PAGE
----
6: Michael Gove says leaving would free up millions of pounds to spend on the NHS. a) This isn’t true and b) he would never dream of spending it on that anyway.

7: There will still be a global migrant crisis. How would us leaving the EU help?

8: If the Brexit camp has a case, why are they frequently so dishonest? Remember that supposedly apocalyptic speech in which Cameron warned of a world war if we left? (Daily Mail: “Now Cameron warns Brexit would lead to war and genocide: PM’s extraordinary intervention”) That’s what the Brexit camp claimed he said anyway. In reality, he said nothing of the sort. In truth, it was actually quite dull. http://www.conservativehome.com/parliament/2016/05/camerons-speech-on-brexit-full-text.html

9: I hate the word “Brexit”. It just sounds awful. Surely I’m not the only one? If you support Brexit don’t be surprised if there is soon a Brecession and your house gets Brepossessed.

10: All our allies around the world (not just those in the EU) want us to stay. Why? Are they secretly evil and plotting our downfall? Or is it just possible they have some inkling of what’s best for both us and the world? Putin wants us to leave.

11: Leaving would be very hard to reverse. But if we don’t leave now, we can always leave at any point in the future without even having another referendum.

12: Michael Gove, Boris Johnson, Vladimir Putin, Peterborough MP Stewart Jackson, George Galloway, Rupert Murdoch, the Daily Telegraph, Mail, Express and Nigel Farage all want us to leave.

13: The anti-EU battle bus has a totally bogus figure on its side about how much the EU supposedly costs us. Everyone knows it’s a lie, the Office of Statistics have asked them to take it off as its nonsense yet they refuse to remove it. If they have any sort of genuine argument, why be so dishonest about this point?

14: Travelling to or through Europe will become less easy and more expensive if we leave the EU.

15: European unity has preserved the peace and seen the UK grow stronger and more patriotic. Shutting ourselves off and ignoring the rest of the world is hardly an obvious way to maintain our power and influence. Ignore the Brexiters. Voting Remain is the most patriotic thing you can do.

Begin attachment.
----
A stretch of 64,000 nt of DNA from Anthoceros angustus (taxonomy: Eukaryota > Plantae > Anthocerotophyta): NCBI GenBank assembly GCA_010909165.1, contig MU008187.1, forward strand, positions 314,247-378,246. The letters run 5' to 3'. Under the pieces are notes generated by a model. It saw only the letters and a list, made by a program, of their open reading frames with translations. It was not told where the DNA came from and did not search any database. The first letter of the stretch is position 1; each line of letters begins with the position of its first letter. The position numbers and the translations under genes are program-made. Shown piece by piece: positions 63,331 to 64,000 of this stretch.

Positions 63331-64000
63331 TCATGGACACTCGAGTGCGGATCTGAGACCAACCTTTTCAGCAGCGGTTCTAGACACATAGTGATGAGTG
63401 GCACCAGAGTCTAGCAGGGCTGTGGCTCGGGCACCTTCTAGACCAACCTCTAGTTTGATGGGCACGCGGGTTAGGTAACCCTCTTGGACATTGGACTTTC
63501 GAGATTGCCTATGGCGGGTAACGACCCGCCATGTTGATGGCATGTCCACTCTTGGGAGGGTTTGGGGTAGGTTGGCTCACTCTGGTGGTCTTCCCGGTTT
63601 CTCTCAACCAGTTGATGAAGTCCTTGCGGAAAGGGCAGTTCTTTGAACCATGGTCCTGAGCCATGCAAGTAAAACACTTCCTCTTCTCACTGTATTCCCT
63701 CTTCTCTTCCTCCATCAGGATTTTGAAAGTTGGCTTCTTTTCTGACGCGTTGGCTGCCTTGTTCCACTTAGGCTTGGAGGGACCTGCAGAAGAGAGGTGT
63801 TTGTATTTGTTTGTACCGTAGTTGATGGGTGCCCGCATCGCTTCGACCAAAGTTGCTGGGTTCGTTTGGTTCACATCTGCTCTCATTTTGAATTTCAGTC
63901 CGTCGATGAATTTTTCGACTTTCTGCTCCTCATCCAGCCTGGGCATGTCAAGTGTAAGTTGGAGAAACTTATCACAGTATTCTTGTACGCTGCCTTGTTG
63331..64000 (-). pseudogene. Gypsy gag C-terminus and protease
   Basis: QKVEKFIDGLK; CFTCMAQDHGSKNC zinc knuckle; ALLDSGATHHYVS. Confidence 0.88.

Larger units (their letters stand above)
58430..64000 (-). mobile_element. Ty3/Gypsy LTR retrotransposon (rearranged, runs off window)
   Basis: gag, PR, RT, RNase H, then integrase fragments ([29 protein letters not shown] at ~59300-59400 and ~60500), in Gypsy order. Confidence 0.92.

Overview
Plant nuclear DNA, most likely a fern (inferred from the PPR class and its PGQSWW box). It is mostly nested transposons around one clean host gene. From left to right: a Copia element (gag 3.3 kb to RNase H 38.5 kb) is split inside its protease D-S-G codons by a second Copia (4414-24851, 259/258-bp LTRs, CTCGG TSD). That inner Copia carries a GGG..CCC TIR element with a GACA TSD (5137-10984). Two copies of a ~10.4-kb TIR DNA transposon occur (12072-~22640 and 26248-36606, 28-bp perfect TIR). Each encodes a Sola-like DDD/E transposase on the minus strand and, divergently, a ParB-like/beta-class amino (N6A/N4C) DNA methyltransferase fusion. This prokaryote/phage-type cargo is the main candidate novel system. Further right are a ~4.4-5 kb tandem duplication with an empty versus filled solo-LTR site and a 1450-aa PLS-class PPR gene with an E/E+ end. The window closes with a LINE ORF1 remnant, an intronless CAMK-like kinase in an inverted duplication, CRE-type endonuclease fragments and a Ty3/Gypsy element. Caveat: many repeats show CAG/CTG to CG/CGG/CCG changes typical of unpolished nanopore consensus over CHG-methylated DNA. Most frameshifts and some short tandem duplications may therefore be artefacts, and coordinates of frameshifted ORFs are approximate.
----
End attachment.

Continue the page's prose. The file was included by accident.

The Tories: A poem

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We’re the Tories; hear us sing!

Blame Labour for everything.

The last thing we’d do is confess,

That we’re to blame for this whole mess!

Ten years past, our chief complaint,

Was that the markets faced constraint,

We’d have made the markets stronger,

The recession harsher, deeper, longer.

Never mind the crash elsewhere,

It’s easier to blame Brown and Blair.

Our public services are now a mess,

We’re iffy about the NHS,

Shall we “reorganise” it again? Well, we may,

But we won’t say a thing about that before May,

The press is safe from real reform,

While Rupert’s Sun keeps us all warm,

“Vote Tory” stories every day and

Silly pictures of Ed Miliband.

Frankly, we’ll do what it takes to win,

Even invite old UKIP in,

We’ll attack the scroungers, play the race card,

Kick the weakest good and hard,

Our leader Cameron’s liberal underneath,

A bit like Major or Ted Heath,

But like them he’s weak, you’ll see what we mean,

He’ll even sacrifice the European dream.

So if you don’t care about the national health,

Care only really about yourself.